Phil Miller covered three seasons of Twins baseball, but that was at a different ballpark for a different newspaper. Now Miller returns to the baseball beat after joining the Star Tribune as the Gopher football writer in 2010, and he won't miss the dingy dome for a minute. In addition to the Twins and Gophers, Miller covered the Utah Jazz and the NBA for six years at The Salt Lake Tribune.

Mauer says decision to move to first base tough but easy

Posted by: Phil Miller under MLB Updated: November 11, 2013 - 4:44 PM

    A week after Joe Mauer won his fifth Silver Slugger Award as the American League's best-hitting catcher, the Twins announced Monday that it will be his last. Mauer is a catcher no more.

    The six-time All-Star will become a full-time first baseman in 2014, after a foul tip ended his 2013 season six weeks early.

    "It's one of the tougher decisions I've had to make, but also probably one of the easiest," Mauer said, because the symptoms of his concussion lingered into October. "I really tried to do everything I could to get back out on the field. But it wasn't safe and I wasn't able to do that."

    Getting back on the field is what finally convinced the St. Paul native, who had resisted such a position switch for years. A back injury kept him out for a month in 2009, leg injuries cost him half his season in 2011, and he sat out the Twins' final 39 games this year after taking a couple of foul tips off his helmet on Aug. 19. When doctors warned him that another concussion would likely linger at least as long as this one, Mauer had heard enough.

    "All it takes is one. That's one of the things I had to realize -- if I said 'no, I'm catching,' all it would take is one foul tip in batting practice and I'm out again," the three-time batting champion said. "I don't want to put myself in that position. I think it's the right decision not only for myself, but for my teammates and the organization."

    It was Mauer's decision, general manager Terry Ryan said, but one the Twins -- who still owe their new first baseman $115 million over the next five years -- fully support.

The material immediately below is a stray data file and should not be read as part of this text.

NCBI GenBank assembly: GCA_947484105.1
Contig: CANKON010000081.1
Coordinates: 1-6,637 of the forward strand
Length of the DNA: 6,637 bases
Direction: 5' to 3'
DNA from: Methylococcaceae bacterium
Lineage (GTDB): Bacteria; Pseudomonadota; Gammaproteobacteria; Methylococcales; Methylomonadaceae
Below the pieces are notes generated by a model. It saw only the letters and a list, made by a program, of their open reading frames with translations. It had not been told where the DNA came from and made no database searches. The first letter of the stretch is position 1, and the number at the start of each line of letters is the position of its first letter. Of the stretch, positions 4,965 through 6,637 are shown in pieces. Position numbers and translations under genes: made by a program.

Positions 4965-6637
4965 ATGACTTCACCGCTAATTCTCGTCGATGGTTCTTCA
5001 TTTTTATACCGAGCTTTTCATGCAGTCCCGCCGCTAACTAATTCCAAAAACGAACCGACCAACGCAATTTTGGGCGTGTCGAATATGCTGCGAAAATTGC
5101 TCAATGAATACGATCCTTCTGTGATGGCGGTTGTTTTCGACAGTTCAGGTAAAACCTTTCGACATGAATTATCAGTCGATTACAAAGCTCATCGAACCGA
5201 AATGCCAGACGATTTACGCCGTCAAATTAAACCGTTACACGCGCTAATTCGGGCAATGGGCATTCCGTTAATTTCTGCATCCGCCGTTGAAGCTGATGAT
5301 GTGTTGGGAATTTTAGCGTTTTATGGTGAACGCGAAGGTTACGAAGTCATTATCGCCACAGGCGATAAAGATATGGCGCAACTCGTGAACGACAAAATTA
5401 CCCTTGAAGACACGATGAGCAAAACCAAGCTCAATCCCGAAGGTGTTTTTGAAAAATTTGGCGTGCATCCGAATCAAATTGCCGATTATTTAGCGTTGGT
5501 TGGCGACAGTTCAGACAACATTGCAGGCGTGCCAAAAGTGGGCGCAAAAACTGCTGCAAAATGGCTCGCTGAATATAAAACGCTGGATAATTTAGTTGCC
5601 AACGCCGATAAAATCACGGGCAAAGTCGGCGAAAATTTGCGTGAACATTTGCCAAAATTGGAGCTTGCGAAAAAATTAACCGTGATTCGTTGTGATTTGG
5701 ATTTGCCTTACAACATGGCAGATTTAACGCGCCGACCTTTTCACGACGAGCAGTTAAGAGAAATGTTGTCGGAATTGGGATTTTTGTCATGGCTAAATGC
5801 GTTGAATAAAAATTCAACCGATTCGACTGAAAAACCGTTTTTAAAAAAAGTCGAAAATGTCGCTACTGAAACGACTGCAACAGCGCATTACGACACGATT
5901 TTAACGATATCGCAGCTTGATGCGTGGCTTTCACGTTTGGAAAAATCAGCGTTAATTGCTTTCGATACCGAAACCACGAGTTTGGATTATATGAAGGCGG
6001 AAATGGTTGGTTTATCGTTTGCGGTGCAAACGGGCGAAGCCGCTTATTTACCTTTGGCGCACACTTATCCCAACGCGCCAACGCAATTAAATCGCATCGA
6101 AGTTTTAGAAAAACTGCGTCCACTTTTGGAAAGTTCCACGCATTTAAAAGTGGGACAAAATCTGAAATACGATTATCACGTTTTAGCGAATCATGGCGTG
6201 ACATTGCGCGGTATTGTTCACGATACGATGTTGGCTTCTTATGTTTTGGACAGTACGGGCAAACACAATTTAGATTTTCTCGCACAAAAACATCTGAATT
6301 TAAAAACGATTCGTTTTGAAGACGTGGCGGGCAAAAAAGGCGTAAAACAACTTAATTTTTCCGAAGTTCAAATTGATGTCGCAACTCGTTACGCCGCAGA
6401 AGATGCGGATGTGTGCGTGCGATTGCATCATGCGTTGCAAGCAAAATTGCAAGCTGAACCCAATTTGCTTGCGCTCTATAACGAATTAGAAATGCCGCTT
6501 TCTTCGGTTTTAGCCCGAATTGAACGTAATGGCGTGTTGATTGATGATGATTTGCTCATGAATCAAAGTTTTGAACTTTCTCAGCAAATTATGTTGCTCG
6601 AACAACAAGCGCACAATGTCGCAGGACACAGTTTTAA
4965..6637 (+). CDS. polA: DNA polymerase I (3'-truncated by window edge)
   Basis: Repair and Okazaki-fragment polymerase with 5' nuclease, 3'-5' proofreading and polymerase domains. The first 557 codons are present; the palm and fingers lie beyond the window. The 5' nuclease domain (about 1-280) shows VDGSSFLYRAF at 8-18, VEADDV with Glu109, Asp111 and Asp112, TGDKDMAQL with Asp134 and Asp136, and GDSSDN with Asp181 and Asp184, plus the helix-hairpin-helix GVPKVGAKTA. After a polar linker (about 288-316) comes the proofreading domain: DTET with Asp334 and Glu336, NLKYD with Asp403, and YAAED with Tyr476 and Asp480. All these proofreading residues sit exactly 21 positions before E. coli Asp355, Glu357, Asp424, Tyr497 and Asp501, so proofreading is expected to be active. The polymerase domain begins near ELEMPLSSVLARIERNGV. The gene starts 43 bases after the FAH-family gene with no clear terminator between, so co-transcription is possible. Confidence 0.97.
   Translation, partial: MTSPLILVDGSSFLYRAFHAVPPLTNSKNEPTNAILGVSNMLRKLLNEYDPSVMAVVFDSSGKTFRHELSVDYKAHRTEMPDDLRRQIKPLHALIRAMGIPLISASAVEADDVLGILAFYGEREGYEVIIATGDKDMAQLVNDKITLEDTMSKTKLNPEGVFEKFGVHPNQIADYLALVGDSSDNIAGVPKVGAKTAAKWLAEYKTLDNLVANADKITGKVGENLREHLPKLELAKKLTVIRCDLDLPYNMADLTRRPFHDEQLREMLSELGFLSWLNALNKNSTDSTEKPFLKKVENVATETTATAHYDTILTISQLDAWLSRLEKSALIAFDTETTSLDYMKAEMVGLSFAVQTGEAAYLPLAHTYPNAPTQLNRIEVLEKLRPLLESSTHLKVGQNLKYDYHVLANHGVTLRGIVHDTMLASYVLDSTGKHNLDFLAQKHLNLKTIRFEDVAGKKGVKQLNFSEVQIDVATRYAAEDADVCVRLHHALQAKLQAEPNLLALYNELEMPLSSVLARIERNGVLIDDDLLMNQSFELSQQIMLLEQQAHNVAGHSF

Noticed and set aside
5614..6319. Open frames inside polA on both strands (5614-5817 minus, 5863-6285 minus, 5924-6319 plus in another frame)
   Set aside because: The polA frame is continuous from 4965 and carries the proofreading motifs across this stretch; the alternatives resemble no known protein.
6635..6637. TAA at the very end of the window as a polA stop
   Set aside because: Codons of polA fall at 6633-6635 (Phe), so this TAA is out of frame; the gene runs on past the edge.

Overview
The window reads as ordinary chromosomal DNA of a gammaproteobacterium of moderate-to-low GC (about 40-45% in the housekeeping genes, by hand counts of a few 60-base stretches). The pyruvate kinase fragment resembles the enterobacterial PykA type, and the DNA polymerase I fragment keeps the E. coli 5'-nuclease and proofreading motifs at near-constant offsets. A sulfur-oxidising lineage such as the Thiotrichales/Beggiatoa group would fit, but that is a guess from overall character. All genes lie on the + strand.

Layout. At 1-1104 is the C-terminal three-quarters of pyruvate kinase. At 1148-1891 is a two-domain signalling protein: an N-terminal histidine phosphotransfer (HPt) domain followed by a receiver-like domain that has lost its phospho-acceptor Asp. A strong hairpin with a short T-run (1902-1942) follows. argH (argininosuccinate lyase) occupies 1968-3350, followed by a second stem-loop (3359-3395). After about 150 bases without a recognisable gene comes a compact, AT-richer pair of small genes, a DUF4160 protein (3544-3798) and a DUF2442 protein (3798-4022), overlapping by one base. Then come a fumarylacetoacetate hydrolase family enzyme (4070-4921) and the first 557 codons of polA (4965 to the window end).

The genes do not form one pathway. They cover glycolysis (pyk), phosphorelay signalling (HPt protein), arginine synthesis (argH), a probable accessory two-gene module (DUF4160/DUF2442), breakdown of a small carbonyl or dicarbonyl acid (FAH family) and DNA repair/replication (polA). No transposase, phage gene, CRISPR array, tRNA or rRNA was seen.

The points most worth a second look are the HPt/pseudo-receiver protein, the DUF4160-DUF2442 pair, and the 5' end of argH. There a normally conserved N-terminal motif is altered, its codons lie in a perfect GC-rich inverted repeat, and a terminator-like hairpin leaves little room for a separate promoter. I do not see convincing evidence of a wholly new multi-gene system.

"I'm happy he has chosen to make the transition, but if he decided he wanted to catch, I'm not sure anybody was going to stand in his way," Ryan said. "We had a conversation in October, just about the future. One thing that was apparent, [after] Joe was on the [disabled list] for quite some time, the important thing was his health, and it led from there. Joe did some searching, talked to some people he had a lot of confidence in, and ultimately he got back to me and said he was willing to make the move. I think it's the right decision."

    Especially since the Twins have a vacancy at the position, created when Justin Morneau, whose career has been severely impacted by concussions of his own, was traded to Pittsburgh on Aug. 31. Morneau is a free agent now, and Ryan admitted that the possibility of the four-time All Star returning to Minnesota has been lessened by Mauer's decision.

    There's also a chance that the Twins might sign a catcher to beef up a position the Twins haven't had to deal with in almost a decade, though Ryan sounded optimistic that the current catchers -- Ryan Doumit, Chris Herrmann, Eric Fryer and especially rookie Josmil Pinto, who batted .342 in 21 games in September -- would be able to handle the position.

    Mauer emphasized that he is symptom-free now, and ready to embark on his usual winter workout schedule. 

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